Sebastian Barg

Ongoing projects:

Molecular architecture of the insulin granule release site

Differential release of transmitters and peptides from dense core granules


Expand / collapse all projects

Molecular architecture of the insulin granule release site

Every ß-cell contains thousands of secretory granules that store insulin. When blood glucose is elevated, these granules undergo regulated exocytosis and release the hormone into the blood stream. Before this can happen, granules have to reach the plasma membrane, where they “dock” and then assemble the exocytosis machinery. When insulin is released, these steps quickly become limiting for how much insulin is released.

The docking process is not understood in molecular terms, but many of the proteins involved have been identified. One hypothesis that we are currently testing is that some of these proteins (including t-SNAREs) pre-assemble at small hotspots in the plasma membrane. These hotspots, perhaps related to lipid rafts, may then recruit granules and act as “launching pads” for exocytosis. How do cells compartmentalize their plasma membrane to organize such sites? Which proteins are recruited to these hotspots, when, and at how many copies? And how are docking sites regulated and what distinguishes release-ready granules from those that are merely docked?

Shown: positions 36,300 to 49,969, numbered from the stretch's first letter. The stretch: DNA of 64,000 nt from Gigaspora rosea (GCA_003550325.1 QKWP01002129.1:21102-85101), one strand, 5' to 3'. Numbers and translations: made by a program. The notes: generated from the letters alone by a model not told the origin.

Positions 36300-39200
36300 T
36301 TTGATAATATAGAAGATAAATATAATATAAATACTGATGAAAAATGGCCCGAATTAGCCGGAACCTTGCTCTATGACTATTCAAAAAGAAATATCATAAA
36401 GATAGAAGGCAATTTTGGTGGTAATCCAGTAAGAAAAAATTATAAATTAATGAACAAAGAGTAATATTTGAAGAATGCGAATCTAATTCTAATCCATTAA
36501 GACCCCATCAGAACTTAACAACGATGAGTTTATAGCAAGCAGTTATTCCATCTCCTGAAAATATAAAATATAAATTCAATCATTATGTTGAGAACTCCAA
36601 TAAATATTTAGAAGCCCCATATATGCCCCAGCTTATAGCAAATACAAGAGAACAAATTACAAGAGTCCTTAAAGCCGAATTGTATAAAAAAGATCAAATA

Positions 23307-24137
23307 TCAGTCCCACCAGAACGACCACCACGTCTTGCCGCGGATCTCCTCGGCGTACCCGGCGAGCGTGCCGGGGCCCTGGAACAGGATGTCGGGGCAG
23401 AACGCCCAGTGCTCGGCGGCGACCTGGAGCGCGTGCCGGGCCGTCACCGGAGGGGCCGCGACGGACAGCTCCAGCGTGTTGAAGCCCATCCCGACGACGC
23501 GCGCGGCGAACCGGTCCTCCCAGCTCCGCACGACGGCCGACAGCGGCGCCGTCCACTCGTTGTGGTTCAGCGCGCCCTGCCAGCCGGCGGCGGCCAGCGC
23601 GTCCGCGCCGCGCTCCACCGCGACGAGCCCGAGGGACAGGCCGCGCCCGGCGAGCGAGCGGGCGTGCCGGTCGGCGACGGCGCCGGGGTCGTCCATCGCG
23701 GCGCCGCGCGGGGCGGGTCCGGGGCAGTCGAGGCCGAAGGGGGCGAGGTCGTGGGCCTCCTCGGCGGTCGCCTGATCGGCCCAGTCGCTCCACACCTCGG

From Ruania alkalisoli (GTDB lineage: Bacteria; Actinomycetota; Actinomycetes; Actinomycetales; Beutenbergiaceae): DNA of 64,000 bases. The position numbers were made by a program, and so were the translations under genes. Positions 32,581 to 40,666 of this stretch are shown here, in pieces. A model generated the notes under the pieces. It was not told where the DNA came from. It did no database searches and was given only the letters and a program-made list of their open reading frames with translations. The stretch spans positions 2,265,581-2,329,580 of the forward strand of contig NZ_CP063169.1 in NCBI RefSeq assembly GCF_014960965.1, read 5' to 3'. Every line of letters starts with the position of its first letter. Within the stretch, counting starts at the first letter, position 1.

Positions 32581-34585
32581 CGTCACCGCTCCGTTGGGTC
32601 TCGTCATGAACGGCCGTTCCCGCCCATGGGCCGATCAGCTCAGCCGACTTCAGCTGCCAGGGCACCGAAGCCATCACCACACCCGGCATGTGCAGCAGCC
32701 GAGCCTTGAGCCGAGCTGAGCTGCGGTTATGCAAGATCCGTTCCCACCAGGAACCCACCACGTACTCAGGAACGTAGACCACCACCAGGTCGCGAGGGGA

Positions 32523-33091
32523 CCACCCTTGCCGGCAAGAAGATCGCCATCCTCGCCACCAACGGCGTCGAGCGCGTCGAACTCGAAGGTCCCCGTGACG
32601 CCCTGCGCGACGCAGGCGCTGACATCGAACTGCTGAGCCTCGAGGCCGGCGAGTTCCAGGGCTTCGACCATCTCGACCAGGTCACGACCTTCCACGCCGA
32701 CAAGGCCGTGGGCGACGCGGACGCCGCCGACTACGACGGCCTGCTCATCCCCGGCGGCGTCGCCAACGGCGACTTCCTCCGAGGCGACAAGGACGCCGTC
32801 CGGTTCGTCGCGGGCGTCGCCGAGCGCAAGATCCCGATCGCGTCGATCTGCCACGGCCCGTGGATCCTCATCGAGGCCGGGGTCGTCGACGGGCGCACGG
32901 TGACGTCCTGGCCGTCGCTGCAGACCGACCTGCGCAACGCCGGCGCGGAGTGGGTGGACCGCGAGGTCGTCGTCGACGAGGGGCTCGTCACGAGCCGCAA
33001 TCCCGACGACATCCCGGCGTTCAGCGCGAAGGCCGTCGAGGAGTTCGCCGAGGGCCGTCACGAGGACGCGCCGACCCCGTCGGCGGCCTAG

Fig 1. Quantification of syntaxin and munc18 during granule docking.  (A-B) A single granule (gr)is docking at the plasma membrane. At the same time syntaxin-EGFP (syx) and munc18-EGFP (m18) accumulate at the docking site.  (C) Successful docking: The granule approaches the plasma membrane where it induces clustering of free syntaxin and munc18 molecules. Clustered syntaxin then stabilizes the docked state. Later, the site matures by recruiting additional proteins, allowing exocytosis. (D) Transition to the docked state does not occur when syntaxin/munc18 cluster formation fails.

Fig 2. Single molecule imaging in live cells. (A-B) Schematic of the experiment; individual SNARE proteins and secretory granules are labeled using fluorescent proteins, and imaged with a custom-built two color TIRF microscope. Excitation is limited to the narrow space containing docked granules and the plasma membrane (C) Image sequence showing a single syntaxin1A-EGFP molecule (green) near a secretory granule (red), recorded at 50Hz; every 5th frame is shown. (D) trajectories of single syntaxin molecules. Note that the molecules represented by colored tracks pause their motion near docked granules (yellow circles), as if captured.

For further information about this research group please contact Sebastian Barg